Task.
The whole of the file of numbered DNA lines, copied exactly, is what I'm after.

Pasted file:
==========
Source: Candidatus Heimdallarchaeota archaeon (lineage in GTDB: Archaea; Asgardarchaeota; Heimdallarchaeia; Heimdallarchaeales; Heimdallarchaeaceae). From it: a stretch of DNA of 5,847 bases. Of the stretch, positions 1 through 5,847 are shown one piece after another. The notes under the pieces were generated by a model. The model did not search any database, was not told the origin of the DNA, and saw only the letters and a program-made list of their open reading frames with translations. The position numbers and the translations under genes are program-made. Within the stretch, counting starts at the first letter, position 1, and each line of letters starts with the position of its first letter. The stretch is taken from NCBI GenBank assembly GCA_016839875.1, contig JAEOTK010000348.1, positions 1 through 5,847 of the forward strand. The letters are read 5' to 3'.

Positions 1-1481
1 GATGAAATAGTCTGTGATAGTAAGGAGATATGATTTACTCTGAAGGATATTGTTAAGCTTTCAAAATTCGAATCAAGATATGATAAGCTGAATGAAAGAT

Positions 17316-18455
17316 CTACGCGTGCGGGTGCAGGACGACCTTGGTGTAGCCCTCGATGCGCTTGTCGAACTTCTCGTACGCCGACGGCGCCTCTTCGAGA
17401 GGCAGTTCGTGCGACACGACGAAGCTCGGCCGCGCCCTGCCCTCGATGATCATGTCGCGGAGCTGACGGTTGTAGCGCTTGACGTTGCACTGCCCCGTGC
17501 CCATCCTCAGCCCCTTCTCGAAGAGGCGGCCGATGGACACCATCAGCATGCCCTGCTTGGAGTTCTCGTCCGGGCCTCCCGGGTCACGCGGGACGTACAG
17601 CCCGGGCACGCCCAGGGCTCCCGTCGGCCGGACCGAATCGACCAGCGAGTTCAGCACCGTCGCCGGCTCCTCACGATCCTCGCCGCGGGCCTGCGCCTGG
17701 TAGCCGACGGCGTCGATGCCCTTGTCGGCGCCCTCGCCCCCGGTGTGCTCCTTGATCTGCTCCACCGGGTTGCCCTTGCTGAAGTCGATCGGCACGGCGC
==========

Source: Candidatus Heimdallarchaeota archaeon (lineage in GTDB: Archaea; Asgardarchaeota; Heimdallarchaeia; Heimdallarchaeales; Heimdallarchaeaceae). From it: a stretch of DNA of 5,847 bases. Of the stretch, positions 1 through 5,847 are shown one piece after another. The notes under the pieces were generated by a model. The model did not search any database, was not told the origin of the DNA, and saw only the letters and a program-made list of their open reading frames with translations. The position numbers and the translations under genes are program-made. Within the stretch, counting starts at the first letter, position 1, and each line of letters starts with the position of its first letter. The stretch is taken from NCBI GenBank assembly GCA_016839875.1, contig JAEOTK010000348.1, positions 1 through 5,847 of the forward strand. The letters are read 5' to 3'.

Positions 1-1481
1 GATGAAATAGTCTGTGATAGTAAGGAGATATGATTTACTCTGAAGGATATTGTTAAGCTTTCAAAATTCGAATCAAGATATGATAAGCTGAATGAAAGAT

Positions 17316-18455
17316 CTACGCGTGCGGGTGCAGGACGACCTTGGTGTAGCCCTCGATGCGCTTGTCGAACTTCTCGTACGCCGACGGCGCCTCTTCGAGA
17401 GGCAGTTCGTGCGACACGACGAAGCTCGGCCGCGCCCTGCCCTCGATGATCATGTCGCGGAGCTGACGGTTGTAGCGCTTGACGTTGCACTGCCCCGTGC
17501 CCATCCTCAGCCCCTTCTCGAAGAGGCGGCCGATGGACACCATCAGCATGCCCTGCTTGGAGTTCTCGTCCGGGCCTCCCGGGTCACGCGGGACGTACAG
17601 CCCGGGCACGCCCAGGGCTCCCGTCGGCCGGACCGAATCGACCAGCGAGTTCAGCACCGTCGCCGGCTCCTCACGATCCTCGCCGCGGGCCTGCGCCTGG
17701 TAGCCGACGGCGTCGATGCCCTTGTCGGCGCCCTCGCCCCCGGTGTGCTCCTTGATCTGCTCCACCGGGTTGCCCTTGCTGAAGTCGATCGGCACGGCGC